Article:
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Also, I have yet to test out the claim that it can last months or years on a single coin cell battery, but will be using it future projects and will be testing this out. There is one difference in the code that supposedly helps the Bluz achieve this feat. The code inside the loop function contains a System.sleep call in the default sketch.

I expect the Bluz to be a worthwhile investment and can’t wait to see what kinds of projects I can build with this low powered Bluetooth LE dev platform. I love that they leveraged the Particle ecosystem and online development IDE as well.

Making an Electric Longboard

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Electric longboards have been taking off lately and gaining publicity through Kickstarter campaigns and tech sites like TechCrunch, Engadget, and Tested. The most popular commercial products come from Boosted, evolve, and Marbel. However the price for a consumer board is upwards of $1000!

Because of this price, there has also been a huge movement in DIY electric longboards and the most common designs take a regular longboard and RC Car electronics to create a custom electric longboard with swappable components. This was the route that I was interested in going since I already had a regular longboard and couldn’t justify spending over $1000 on a longboard that I could build myself for less than $600.

The first step in building your own electric longboard is of course research. I found a lot of great material on forums, instructables, custom sites and blogs, but the best resource was a forum dedicated to electric vehicles which had a specific section for electric skateboards and scooters known as Endless-Sphere. From here I was able to gain insight and chat with a bunch of similarly minded DIYers who had built or were building their own electric longboards. The most common designs were a single motor setup, dual rear setup, and dual diagonal setup.

What are the differences?

Single Motor

The cheapest option to build, it’s main use is for traveling on flat ground and it is lighter due to the one motor setup. It doesn’t have as great hill riding capabilities and could burn out with too many or too long of an incline ride.

Dual Rear

This costs more than the single motor setup, and creates a size restraint on the motors since you can’t use two 63mm motors with a traditional truck. However, it allows you to ride faster, tackle more hills with less stress on the motors, and have a back-up motor in case one fails.

Dual Diagonal

Some people prefer this build over the Dual Rear because it spreads out the motorized wheels in order to give better coverage over uneven ground. The cost and performance should be relatively the same as a dual rear, but you are able to use two bigger motors for this build since you don’t have the size constraint of mounting two motors on one truck.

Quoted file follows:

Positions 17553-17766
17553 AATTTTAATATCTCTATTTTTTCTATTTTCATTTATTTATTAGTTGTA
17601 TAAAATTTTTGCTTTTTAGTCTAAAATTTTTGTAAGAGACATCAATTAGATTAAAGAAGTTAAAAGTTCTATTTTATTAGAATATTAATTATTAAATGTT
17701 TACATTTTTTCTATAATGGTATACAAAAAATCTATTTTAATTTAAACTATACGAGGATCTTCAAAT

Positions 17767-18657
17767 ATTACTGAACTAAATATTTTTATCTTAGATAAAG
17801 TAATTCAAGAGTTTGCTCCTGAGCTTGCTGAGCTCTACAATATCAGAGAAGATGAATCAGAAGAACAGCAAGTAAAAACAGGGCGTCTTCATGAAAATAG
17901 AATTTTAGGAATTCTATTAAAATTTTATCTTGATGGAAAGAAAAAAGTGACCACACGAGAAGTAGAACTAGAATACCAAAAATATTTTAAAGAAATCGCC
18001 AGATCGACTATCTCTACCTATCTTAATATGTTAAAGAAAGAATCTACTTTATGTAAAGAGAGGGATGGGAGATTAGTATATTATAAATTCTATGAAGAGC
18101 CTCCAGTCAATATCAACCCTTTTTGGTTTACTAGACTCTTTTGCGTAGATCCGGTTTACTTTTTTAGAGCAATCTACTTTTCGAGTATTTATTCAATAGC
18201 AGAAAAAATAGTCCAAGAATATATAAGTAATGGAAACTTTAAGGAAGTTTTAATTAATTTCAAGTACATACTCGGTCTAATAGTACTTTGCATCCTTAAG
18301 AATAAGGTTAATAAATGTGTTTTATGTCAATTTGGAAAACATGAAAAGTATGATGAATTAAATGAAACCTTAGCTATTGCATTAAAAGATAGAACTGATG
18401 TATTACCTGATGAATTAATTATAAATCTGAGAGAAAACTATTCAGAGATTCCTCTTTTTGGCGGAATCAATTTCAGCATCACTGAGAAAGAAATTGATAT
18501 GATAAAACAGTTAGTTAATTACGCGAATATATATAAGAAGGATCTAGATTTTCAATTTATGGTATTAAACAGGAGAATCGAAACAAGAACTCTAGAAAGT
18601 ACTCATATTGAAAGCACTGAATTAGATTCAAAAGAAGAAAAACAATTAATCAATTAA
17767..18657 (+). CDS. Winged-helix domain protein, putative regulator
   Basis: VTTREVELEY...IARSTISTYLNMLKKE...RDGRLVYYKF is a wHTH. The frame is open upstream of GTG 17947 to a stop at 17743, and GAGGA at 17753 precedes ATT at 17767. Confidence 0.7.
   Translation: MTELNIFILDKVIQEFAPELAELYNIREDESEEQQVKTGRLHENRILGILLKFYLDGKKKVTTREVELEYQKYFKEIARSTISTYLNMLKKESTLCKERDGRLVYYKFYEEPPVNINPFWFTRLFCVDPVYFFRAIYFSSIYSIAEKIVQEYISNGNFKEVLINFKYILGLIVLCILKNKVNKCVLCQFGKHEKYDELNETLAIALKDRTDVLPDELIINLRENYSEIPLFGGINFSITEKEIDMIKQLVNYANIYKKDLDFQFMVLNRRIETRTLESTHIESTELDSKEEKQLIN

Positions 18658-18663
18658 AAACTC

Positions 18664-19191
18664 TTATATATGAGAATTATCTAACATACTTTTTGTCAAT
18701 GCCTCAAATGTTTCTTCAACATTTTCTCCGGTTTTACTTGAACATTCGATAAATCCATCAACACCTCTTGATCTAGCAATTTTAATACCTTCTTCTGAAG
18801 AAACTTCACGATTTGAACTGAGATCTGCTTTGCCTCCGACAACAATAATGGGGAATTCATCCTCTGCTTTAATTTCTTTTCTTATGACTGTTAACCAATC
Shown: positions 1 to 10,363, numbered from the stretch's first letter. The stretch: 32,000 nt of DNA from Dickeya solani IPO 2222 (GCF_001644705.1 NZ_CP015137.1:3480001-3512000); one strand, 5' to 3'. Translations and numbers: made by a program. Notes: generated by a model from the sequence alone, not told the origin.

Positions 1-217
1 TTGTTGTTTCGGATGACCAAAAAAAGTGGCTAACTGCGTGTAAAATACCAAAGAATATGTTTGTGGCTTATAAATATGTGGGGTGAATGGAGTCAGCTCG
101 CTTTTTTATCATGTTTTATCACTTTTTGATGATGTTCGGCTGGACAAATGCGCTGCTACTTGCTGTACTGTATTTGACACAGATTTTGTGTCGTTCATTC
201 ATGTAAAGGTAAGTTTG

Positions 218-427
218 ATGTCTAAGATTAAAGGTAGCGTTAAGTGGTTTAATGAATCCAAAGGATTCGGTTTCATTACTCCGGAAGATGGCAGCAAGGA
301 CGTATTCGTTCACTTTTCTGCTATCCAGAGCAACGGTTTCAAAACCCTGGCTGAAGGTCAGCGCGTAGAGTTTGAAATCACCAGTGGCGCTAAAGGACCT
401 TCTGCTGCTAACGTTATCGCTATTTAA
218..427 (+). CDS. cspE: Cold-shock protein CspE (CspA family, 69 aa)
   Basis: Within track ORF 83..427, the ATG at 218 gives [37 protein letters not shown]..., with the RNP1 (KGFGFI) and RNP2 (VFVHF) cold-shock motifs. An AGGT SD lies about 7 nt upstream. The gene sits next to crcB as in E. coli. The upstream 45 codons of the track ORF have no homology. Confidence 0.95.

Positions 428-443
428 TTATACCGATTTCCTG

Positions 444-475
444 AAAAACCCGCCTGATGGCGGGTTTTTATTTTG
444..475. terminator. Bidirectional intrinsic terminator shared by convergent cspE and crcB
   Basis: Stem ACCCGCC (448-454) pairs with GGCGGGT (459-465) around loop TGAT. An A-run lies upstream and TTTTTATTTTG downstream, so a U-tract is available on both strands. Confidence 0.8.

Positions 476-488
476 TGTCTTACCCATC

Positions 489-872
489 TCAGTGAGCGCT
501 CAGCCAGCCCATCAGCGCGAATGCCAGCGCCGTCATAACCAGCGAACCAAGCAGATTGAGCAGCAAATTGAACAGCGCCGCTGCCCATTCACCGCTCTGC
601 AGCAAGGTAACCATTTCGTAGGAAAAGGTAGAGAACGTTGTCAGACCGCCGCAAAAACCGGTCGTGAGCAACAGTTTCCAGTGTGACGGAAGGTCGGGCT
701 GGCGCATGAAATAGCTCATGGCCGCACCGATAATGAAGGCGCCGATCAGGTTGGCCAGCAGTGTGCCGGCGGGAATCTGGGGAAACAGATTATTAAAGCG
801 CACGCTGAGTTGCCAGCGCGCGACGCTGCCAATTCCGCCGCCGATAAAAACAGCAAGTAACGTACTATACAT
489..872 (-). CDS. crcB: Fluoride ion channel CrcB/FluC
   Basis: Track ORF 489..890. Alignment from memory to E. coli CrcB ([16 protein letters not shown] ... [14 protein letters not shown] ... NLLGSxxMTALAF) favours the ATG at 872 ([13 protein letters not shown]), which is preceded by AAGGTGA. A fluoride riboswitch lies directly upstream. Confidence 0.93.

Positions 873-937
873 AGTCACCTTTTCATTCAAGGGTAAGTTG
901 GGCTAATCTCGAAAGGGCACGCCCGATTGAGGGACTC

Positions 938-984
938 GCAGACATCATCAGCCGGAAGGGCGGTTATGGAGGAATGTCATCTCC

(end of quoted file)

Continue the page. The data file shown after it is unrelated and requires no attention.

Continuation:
What do you need to build your own electric longboard?

Longboard Components

  • $20 and up – Longboard deck (there are plenty of options here, whatever floats your boat)
  • $60 – Longboard wheels (preferrably with some sort of hub that you can interface a motor pulley with, common choices are ABEC 11 Flywheels and Orangatang Kegels)
  • $50 -Longboard trucks (your choice, but I prefer the Caliber trucks since they come with decent bushings and are great stable)

Mechanical Components

  • $50 to 100 – Motor mount (Can be bought for a couple types of trucks, or made yourself and welded onto your mount or clamped)
  • $10 – Motor pulley (Can be bought for 9mm or 15mm wide belt with varying teeth. Recommended teeth are 12T, 14T, and 15T)
  • $10 – Wheel pulley (This will depend on your wheel. You can make one yourself using a CNC machine and aluminum, or you can buy one for certain types of wheels. Recommended 36T)
  • $10 – HTD5 belt (after you figure out the spacing and mounting, you’ll want to measure and buy this to fit perfectly)

Electrical Components

  • $70 – Motors (The general rule of thumb is to use a Brushless DC Outrunner motor with over 1000W and below 300 KV)
  • $110 – ESC (Electronic speed controller which determines how fast the motor should spin. Check out the VESC that is being developed specifically for electric longboards)
  • $60 – Batteries (LiPo batteries are the most common, and these are commonly used)
  • $35 – Controller (Some people used a generic RC car controller, but I went the Wiiceiver route and a Wireless Wii Nunchuck)

Total: $565 with quality parts!